- NVMe – This stands for Nonvolatile Memory Express or NVM Express and was designed specifically for use in the next generation SSDs. The regular NVMe SSDs typically use standard PCI Express connections for the motherboards used in desktops but those with M.2 form factor use a different connector.
- SATA – This specification uses the AHCI or Advanced Host Controller Interface driver. It typically directs to a SATA 3.0 port through the M.2 connector. These devices are usually slow but are widely compatible.
- AHCI – This is for the low budget motherboards and is also quite slow which is why it is more suitable for the older operating system. The SSDs that use AHCI usually perform more like a DRAM or Dynamic Random Access Memory rather than a regular hard drive.
The M.2 provides the computer bus interfaces and it is up to the M.2 module or host manufacturer to determine which particular interface to support. However, it depends on two specific factors such as:
- The type of the device and
- The level of host support desired.
The keying notches of the M.2 connector refer to the diverse capabilities and purposes of the devices as well as the M.2 hosts, both.
These key notches are unique for the M.2 modules which prevent them from being inserted into any host connector that is not compatible with it.
One of the most unique features of the M.2 SSDs is that these also support SATAe or Serial Advanced Technology Attachment Express.
This is also referred to as the SATA 3.2 reversions.
This allows the M.2 SSDs to connect to either SATA or a PCIe interface since the SATAe will tell it whether the host computer supports a SATA or a PCI Express interface.
However, there are a few significant downsides of using an M.2 SSD. For example:
- If the motherboard supports an M.2 SSD but relies on PCI Express, the data transfer speed may be limited to 6 GB/s.
- When an M.2 SSD is connected to the PCI Express bus, it cannot be used as the primary drive of the system.
These issues can be reduced by a significant extent when you use a relatively new main board in your computer.
That is why it is advised that you check your hardware before you choose a particular type of a storage solution between a Mini SATA and an M.2 SSD.
At this point you should know that the design limits of the motherboard of a computer will restrict the interaction of the M.2 device with the rest of the computer system.
And, since the PCI Express bandwidth is itself limited, adding an M.2 SSD will surely work with other hardware.
Therefore, make sure that you check the documentation of your motherboard before you make your final decision so that the setup is not affected adversely when you add an M.2 SSD.
On the other hand, the mSATA SSDs, in spite of the small form factor, offer a reasonably good amount of storage capacity while using a much smaller footprint.
It supports SATA interface but it will mainly depend on the product type as to whether it will support one or all three of the SATA interface specifications.
On this particular factor it will depend whether the performance of it will be offered at 1.5 GB/s or anywhere in between that and 6.0 GB/s.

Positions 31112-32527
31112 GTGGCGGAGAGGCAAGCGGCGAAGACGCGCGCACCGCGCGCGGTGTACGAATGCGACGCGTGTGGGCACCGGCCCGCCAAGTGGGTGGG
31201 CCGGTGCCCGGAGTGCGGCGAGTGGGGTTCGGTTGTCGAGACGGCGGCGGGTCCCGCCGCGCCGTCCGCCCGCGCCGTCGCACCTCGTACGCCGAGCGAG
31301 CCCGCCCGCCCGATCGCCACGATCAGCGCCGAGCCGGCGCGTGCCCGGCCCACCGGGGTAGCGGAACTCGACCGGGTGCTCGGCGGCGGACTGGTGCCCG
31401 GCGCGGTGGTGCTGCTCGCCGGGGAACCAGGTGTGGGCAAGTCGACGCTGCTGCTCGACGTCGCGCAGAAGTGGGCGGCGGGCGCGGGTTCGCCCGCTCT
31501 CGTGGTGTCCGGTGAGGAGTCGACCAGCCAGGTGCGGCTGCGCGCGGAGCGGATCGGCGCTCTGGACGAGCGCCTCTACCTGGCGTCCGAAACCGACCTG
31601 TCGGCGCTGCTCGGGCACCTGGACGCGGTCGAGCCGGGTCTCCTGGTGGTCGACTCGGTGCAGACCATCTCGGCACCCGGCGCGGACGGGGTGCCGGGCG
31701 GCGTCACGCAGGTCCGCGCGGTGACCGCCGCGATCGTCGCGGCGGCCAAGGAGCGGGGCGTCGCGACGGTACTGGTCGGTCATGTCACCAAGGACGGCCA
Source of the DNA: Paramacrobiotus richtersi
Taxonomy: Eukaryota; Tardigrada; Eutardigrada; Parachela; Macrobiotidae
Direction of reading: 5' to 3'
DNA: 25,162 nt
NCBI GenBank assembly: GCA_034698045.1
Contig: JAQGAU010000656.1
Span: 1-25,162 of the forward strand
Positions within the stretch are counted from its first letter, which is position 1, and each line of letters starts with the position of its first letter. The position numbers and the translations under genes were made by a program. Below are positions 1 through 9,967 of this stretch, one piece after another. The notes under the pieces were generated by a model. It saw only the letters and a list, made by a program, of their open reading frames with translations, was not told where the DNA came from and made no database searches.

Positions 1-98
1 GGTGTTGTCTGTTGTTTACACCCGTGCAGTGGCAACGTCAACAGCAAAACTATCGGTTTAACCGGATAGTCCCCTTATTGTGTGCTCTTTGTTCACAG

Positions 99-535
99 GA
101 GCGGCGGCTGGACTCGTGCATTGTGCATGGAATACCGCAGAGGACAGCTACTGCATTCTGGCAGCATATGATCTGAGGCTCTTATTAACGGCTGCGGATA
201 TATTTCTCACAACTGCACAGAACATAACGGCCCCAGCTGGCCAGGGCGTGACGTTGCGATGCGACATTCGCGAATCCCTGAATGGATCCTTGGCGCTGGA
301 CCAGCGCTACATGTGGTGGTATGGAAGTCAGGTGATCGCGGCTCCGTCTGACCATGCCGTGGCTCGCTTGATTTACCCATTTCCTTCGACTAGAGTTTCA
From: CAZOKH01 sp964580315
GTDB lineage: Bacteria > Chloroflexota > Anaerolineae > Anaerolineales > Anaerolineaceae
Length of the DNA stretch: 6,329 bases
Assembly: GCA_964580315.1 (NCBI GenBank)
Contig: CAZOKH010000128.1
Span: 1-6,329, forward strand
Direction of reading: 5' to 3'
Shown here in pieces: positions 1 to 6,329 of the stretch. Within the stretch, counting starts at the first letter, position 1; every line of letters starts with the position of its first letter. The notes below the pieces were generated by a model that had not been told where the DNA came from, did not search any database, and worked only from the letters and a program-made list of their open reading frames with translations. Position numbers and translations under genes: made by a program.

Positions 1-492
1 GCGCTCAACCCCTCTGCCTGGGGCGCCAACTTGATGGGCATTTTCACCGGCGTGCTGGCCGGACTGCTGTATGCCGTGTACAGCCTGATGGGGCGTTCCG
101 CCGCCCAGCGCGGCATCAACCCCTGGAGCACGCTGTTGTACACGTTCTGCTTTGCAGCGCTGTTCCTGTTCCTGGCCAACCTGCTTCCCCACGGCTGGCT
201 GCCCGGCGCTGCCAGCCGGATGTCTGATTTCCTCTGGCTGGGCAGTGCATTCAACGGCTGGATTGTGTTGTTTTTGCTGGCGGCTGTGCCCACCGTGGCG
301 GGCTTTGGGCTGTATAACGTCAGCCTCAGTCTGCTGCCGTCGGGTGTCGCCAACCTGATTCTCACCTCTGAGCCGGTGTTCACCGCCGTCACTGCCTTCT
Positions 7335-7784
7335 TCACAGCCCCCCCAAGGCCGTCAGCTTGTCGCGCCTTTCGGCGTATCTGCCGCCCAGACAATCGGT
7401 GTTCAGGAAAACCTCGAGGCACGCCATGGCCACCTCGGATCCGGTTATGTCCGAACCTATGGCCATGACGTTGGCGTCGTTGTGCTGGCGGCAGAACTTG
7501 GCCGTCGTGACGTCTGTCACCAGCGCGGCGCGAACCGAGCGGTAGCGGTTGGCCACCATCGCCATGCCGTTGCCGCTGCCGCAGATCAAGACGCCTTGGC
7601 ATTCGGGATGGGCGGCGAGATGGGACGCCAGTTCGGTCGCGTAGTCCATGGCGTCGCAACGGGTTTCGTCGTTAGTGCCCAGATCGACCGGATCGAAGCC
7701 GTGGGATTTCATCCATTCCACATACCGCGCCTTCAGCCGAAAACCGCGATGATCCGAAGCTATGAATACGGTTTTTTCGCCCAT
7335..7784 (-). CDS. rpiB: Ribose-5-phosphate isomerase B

Therefore, your choice will mainly depend on whether you need a commercial application or an industrial application.
You can go for a lower cost Mini SATA device that comes with Multi-Level Cell or MLC NAND memory.
However, these types of storage solutions will have much lower endurance and will also offer a lower number of write cycles for every logical block.
When it comes to compatibility, it is comparatively pretty simple in the case of the mSATA form factor.
However, the only issue with it is that you cannot insert these particular drives into a Mini PCI Express slot that does not support Mini SATA if the motherboard does not support it in the first place.
If you do not like to spend a lot of money on any storage solution that has a lot of power and loads the files at a much slower rate, as it is in the case with the hard drives, a Mini SATA SSD is just the right choice for you.
Finally, take a look at the pros and cons of the Mini SATA and M.2 SSDs over traditional SSDs to make the right choice.
The advantages of using an mSATA SSD over standard SSDs include:
- A less expensive solution
- A small form factor
- Much lower power consumption
- Faster read and write speed of up to 551 MB/s and 304 MB/s respectively
- A higher storage capacity
- Much higher shock and vibration resilience and
- Good compatibility with a variety of devices.
On the other hand, the advantages of an M.2 SSD over the traditional SSDs are pretty much the same with the addition of light in weight and long lasting.
As for the downsides Mini SATA SSD over traditional SSDs, the list includes:
- The higher price
- No notable difference in performance since both operate on the same SATA III speed
- Need for a distinct Mini SATA connector and
- A limited PE or Program/Erase cycle.
On the other hand, the downsides of the M.2 SSDs as compared to the traditional ones are its numerous complications that result in compatibility issues with the computer hardware and motherboard.
Now, with all that said, your knowledge about the M.2 SSDs and the Mini SATA SSDs are more or less complete.
So, now with all the necessary information regarding the M.2 SSDs and the Mini SATA SSDs known to you, courtesy this article, you will find it very easy to make a choice between these two given storage solutions and get higher returns and performance.